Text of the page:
It’s Christmas even and they are discussing the events of the last film. Flashbacks! A whole movie later and they’re still showing that initial murder again and again.This time however, it’s not Billy – after all, he was gunned down in the last movie. This time it’s his baby brother Ricky telling the tale (odd, I thought the killer had murdered the baby brother in the car since we never saw him again, even though according to this, he was supposedly at the same orphanage). The flashbacks, (punctuated by occasional inserts of Ricky and the therapist talking) take up a full forty minuets at the beginning of the film,and comprise nearly half of the movie. Fun fact, the sequence where Billy is peeping on the two people having sex in the back room is actually new footage. Contracts would not allow the re-use of this particular scene because of the nudity. It was shot with different actors on the couch in one of the producer’s office to match the shots of billy on the other side of the door. Still, a good half of the film is repurposed.
It turns out the producers of Silent Night, Deadly Night wanted director Lee Harry to re-cut the first film and insert one or two new scenes with Eric Freeman playing a mental patient, to make the story in the original film appear to be nothing more than the ravings of an asylum inmate. The hope was to re-release the movie under a different name. But screenwriters Lee Harry, Joseph H. Earle, Dennis Patterson and Lawrence Appelbaum, wrote short vignettes involving the patient’s youth, as he killed several people, and eventually the movie transformed into a sequel. There still wasn’t enough material for a full-length feature though, so all the flashback sequences from the first were added in.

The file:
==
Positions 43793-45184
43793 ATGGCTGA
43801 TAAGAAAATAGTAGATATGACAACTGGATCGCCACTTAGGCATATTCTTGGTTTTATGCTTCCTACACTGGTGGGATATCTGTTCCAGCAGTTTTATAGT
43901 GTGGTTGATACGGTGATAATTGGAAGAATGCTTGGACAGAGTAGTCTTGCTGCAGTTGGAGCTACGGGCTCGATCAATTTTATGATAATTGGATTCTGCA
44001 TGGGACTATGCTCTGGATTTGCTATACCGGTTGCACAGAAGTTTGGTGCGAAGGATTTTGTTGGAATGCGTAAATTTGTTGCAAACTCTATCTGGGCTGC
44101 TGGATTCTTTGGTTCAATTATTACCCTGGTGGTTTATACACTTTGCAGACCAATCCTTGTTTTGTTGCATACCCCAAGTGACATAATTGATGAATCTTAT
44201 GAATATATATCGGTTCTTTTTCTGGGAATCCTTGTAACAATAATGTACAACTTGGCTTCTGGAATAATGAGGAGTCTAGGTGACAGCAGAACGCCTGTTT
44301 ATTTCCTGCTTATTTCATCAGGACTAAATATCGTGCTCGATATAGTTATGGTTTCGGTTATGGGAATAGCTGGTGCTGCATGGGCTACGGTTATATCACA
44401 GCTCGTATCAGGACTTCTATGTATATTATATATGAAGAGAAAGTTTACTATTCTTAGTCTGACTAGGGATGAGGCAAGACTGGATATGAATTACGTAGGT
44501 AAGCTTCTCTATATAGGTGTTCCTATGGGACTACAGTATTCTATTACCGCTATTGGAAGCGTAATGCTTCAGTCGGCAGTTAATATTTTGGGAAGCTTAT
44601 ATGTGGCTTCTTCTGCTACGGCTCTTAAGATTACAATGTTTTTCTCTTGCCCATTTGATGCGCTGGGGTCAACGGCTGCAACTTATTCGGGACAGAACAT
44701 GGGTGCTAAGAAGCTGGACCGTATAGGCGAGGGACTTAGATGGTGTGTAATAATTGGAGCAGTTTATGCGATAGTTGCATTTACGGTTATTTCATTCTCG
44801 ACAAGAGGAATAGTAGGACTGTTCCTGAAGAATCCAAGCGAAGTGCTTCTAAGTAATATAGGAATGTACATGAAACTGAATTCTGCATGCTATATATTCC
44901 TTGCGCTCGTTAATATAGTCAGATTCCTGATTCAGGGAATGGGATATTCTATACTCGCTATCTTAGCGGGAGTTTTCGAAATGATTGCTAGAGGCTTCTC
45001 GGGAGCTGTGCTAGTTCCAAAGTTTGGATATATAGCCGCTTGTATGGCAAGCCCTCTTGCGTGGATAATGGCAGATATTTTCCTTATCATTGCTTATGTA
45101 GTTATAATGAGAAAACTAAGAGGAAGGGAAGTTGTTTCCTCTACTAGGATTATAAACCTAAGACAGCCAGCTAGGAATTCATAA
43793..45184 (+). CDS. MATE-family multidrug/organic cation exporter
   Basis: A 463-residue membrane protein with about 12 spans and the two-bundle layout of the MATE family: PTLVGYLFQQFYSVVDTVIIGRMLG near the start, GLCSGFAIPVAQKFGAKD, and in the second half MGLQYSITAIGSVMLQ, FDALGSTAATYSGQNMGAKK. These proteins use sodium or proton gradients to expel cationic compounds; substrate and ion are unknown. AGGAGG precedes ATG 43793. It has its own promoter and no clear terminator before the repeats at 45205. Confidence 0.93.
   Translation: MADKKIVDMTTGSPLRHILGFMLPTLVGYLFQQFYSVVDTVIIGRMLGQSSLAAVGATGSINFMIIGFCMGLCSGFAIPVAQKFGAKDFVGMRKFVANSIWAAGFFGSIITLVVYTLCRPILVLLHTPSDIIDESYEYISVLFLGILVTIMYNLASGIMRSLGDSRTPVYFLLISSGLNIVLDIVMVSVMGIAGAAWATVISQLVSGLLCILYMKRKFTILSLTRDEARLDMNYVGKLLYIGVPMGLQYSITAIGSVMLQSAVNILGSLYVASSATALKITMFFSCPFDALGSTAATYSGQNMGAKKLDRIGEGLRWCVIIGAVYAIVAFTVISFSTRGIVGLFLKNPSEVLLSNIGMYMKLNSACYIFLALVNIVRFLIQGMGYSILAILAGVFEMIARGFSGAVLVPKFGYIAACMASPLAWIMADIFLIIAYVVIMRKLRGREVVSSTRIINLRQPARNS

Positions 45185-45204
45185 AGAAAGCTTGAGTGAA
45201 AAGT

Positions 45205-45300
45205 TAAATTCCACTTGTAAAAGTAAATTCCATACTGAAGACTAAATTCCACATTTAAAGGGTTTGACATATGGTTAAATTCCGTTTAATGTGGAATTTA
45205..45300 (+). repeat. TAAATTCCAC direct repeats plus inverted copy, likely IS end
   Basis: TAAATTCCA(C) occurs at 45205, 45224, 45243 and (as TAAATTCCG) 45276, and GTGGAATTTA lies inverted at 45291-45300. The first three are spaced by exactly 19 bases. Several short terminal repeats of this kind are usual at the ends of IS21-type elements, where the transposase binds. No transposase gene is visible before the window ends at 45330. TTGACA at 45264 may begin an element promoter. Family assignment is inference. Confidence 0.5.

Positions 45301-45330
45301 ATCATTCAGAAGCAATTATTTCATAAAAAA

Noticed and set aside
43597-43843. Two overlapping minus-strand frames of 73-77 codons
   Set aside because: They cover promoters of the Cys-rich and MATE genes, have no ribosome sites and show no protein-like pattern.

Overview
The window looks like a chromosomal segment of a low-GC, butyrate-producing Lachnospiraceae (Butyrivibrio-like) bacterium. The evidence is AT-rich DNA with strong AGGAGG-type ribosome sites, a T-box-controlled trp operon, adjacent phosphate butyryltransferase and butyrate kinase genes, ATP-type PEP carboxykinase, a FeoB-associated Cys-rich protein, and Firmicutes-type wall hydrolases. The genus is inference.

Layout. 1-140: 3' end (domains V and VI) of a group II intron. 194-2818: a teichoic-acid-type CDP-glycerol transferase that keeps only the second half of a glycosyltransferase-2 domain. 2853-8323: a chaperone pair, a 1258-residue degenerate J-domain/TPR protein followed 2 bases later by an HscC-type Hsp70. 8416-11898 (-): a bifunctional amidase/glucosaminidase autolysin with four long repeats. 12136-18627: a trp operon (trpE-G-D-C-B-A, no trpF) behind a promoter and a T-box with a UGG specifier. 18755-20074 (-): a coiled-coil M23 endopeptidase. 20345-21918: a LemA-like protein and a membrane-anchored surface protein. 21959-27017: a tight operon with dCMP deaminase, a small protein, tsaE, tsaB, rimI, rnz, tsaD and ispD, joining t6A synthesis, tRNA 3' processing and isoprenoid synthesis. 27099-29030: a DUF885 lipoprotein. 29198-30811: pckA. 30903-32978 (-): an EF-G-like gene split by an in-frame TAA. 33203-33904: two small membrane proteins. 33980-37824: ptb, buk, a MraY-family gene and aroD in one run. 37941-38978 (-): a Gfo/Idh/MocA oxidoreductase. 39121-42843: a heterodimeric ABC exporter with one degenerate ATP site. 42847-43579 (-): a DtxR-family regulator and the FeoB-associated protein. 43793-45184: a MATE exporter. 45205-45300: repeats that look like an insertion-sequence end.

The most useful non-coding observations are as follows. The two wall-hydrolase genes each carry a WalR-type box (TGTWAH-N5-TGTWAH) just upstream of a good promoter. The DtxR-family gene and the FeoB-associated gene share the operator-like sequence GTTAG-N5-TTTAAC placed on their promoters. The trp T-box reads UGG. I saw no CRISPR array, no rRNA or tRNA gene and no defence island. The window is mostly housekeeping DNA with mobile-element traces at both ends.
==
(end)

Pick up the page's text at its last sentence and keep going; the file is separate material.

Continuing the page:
With all of that re-used footage I still can’t believe this took 10 entire days. To make this more complicated, the reused footage presented a problem since it drove up the body count significantly when the new kills were added. as a result, the kills had a good bit of their gore trimmed to get it past the MPAA.
Those 10 days of shooting go into Ricky’s story, and his life after being adopted out of the orphanage. In fact, there’s some clever merging of the two films, in particular after Billy is shot down. The camera pans up from the axe and they cut the pan into thier new actor for Ricky. He’s freaked out by Nuns, Santa and the color red in general. Ricky’s descent into homicidal mania take a similar path to his brother Billy’s, but feels purer – more intent on punishing people guilty of actual speech or acts he sees (at least until he gets a gun and snaps towards the end), rather than the generalized kill ’em all attitude Billy had (which only paid lip service to the idea of punishment). He’s more charismatic than his brother as well. Both were well built young men, but Ricky is chatty and sinister. It’s an interesting juxtaposition to the semi-catatonic state that Billy walked around the first movie in. Certainly more charming enough to attract a girlfriend. She decided to take him to a movie where the killer dresses up like Santa (and is inexplicably made up of shots from the first movie). This triggers the rampage that lands him in jail.